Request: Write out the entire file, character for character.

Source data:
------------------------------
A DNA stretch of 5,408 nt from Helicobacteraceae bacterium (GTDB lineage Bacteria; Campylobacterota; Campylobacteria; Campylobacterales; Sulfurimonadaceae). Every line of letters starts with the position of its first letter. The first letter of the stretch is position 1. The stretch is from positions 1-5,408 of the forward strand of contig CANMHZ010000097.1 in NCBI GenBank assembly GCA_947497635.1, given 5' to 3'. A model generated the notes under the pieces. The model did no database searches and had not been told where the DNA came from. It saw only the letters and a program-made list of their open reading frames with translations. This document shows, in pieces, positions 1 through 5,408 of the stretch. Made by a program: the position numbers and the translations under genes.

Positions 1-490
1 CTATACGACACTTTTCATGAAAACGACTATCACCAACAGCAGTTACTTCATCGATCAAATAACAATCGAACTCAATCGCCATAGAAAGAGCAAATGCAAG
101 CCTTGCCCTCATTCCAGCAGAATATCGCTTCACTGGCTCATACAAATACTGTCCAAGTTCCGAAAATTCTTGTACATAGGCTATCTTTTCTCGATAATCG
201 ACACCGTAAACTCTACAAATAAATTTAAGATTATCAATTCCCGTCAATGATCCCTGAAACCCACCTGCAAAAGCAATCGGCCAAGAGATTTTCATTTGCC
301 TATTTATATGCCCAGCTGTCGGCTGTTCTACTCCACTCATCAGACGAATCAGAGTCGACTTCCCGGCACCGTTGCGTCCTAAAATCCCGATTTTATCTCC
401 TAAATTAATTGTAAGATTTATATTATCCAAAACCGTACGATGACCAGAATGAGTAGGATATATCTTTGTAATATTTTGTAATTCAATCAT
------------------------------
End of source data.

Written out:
A DNA stretch of 5,408 nt from Helicobacteraceae bacterium (GTDB lineage Bacteria; Campylobacterota; Campylobacteria; Campylobacterales; Sulfurimonadaceae). Every line of letters starts with the position of its first letter. The first letter of the stretch is position 1. The stretch is from positions 1-5,408 of the forward strand of contig CANMHZ010000097.1 in NCBI GenBank assembly GCA_947497635.1, given 5' to 3'. A model generated the notes under the pieces. The model did no database searches and had not been told where the DNA came from. It saw only the letters and a program-made list of their open reading frames with translations. This document shows, in pieces, positions 1 through 5,408 of the stretch. Made by a program: the position numbers and the translations under genes.

Positions 1-490
1 CTATACGACACTTTTCATGAAAACGACTATCACCAACAGCAGTTACTTCATCGATCAAATAACAATCGAACTCAATCGCCATAGAAAGAGCAAATGCAAG
101 CCTTGCCCTCATTCCAGCAGAATATCGCTTCACTGGCTCATACAAATACTGTCCAAGTTCCGAAAATTCTTGTACATAGGCTATCTTTTCTCGATAATCG
201 ACACCGTAAACTCTACAAATAAATTTAAGATTATCAATTCCCGTCAATGATCCCTGAAACCCACCTGCAAAAGCAATCGGCCAAGAGATTTTCATTTGCC
301 TATTTATATGCCCAGCTGTCGGCTGTTCTACTCCACTCATCAGACGAATCAGAGTCGACTTCCCGGCACCGTTGCGTCCTAAAATCCCGATTTTATCTCC
401 TAAATTAATTGTAAGATTTATATTATCCAAAACCGTACGATGACCAGAATGAGTAGGATATATCTTTGTAATATTTTGTAATTCAATCAT